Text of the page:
Review: Flashing Swords! 1
I just finished reading the first volume of Flashing Swords!, the Lin Carter edited anthology series from the seventies that featured many members of SAGA, the sword and sorcery writers guild. This volume had a pretty good introduction by Carter and four stories: “The Sadness of the Executioner” by Fritz Leiber, “Morreion” by Jack Vance, “The Merman’s Children” by Poul Anderson, and “The Higher Heresies of Oolimar” by Lin Carter. The anthology was, in all honesty, a very mixed bag. I really liked two of the stories, ambivalent about one, and disliked the other.
The strongest story in the anthology is Vance’s “Morrieon.” Taking place in the Dying Earth, this story explores the desire of a group of magicians for IOUN stones. In their pursuit of the magic dampening stones, the group humorously rescues the wizard Morrieon from the last planet at the end of the universe, only to be faced with his mood swings. This story perfectly mixes fantasy with a science element so fantastic as to be magic. And it is a trip of decadent, nigh incompetent wizards.
The next strongest story is Leiber’s “The Sadness of the Executioner.” This gem of a story follow the Nehwon personification of Death as it tries to fill a quota by killing Fafhrd and the Grey Mouser. The shortest story of all, this is still an excellent gem. As funny as “Morrieon,” this story is a great introduction to Leiber’s tales.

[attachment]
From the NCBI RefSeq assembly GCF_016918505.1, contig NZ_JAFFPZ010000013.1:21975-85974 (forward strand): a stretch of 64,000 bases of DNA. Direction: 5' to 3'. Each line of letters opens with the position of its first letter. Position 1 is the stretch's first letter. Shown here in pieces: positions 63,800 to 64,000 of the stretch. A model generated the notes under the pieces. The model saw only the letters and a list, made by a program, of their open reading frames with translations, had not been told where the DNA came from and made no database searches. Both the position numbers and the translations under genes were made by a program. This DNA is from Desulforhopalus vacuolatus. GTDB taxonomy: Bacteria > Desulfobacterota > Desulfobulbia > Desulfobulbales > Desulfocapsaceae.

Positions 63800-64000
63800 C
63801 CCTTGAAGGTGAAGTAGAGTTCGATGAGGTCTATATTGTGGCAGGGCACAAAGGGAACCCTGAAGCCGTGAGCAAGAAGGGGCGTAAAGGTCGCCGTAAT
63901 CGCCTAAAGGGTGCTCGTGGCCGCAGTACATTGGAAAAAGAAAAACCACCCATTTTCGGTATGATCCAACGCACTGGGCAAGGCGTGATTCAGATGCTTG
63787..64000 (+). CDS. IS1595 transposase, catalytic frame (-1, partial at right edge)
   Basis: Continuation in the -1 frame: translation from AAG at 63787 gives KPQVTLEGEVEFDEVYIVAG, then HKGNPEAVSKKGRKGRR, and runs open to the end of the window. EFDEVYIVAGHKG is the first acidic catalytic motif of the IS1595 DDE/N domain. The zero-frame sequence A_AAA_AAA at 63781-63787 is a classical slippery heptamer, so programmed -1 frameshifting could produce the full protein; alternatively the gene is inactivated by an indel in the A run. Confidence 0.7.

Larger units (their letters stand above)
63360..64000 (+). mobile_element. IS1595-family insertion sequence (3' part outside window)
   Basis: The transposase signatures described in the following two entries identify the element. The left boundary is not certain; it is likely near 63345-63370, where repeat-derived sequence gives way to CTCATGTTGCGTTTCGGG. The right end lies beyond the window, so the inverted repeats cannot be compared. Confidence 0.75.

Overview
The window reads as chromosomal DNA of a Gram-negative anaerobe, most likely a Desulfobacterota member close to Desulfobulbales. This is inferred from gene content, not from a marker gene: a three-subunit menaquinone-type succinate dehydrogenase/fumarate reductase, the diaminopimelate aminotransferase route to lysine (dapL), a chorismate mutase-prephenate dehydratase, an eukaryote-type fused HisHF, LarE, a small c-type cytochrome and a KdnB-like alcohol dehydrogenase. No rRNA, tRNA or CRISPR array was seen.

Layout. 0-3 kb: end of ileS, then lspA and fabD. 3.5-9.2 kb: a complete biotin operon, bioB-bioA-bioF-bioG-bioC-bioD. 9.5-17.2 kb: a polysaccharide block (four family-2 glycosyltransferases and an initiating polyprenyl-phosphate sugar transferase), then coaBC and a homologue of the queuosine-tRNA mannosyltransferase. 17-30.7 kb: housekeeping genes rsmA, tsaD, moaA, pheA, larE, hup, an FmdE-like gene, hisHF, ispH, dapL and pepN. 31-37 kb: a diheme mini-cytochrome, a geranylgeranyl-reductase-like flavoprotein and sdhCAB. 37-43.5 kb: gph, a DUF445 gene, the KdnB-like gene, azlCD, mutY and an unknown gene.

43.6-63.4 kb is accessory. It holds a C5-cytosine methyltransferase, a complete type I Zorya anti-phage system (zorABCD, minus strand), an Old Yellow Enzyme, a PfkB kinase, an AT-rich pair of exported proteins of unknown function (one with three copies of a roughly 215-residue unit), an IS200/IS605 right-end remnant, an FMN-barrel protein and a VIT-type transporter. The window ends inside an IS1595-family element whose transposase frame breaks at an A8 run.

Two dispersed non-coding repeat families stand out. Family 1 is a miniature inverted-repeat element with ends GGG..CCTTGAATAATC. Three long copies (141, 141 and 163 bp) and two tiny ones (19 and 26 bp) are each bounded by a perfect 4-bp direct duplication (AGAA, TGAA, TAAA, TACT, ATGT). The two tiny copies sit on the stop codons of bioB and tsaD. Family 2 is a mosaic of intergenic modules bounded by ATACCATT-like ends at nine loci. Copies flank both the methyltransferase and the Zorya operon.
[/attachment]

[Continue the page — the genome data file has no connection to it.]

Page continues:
I am rather ambivalent toward’s Carter’s “The Higher Heresies of Oolimar.” The story itself has a good basis, but is totally incomplete. Indeed, I feel cheated because the promised story is deferred for a side quest. And the story takes on a campy pastiche approach towards the idea of sword and sorcery. To be honest, it should have been more thoroughly edited and revised.
The weakest story is “The Merman’s Children.” I really disliked this story. Anderson is a wonderful writer, but this story is just riddled with problems. The protagonists are stupid and I do not feel anything for their plight. I recognize that fictional characters are typically stupider than their real world counterparts, but still. I just got tired of it after a few pages.
In general, I think this anthology is a good introduction to these four writers (and my first introduction to them). With this in mind, I am looking forward to Leiber and Vance, but more ambivalent towards Anderson and Carter.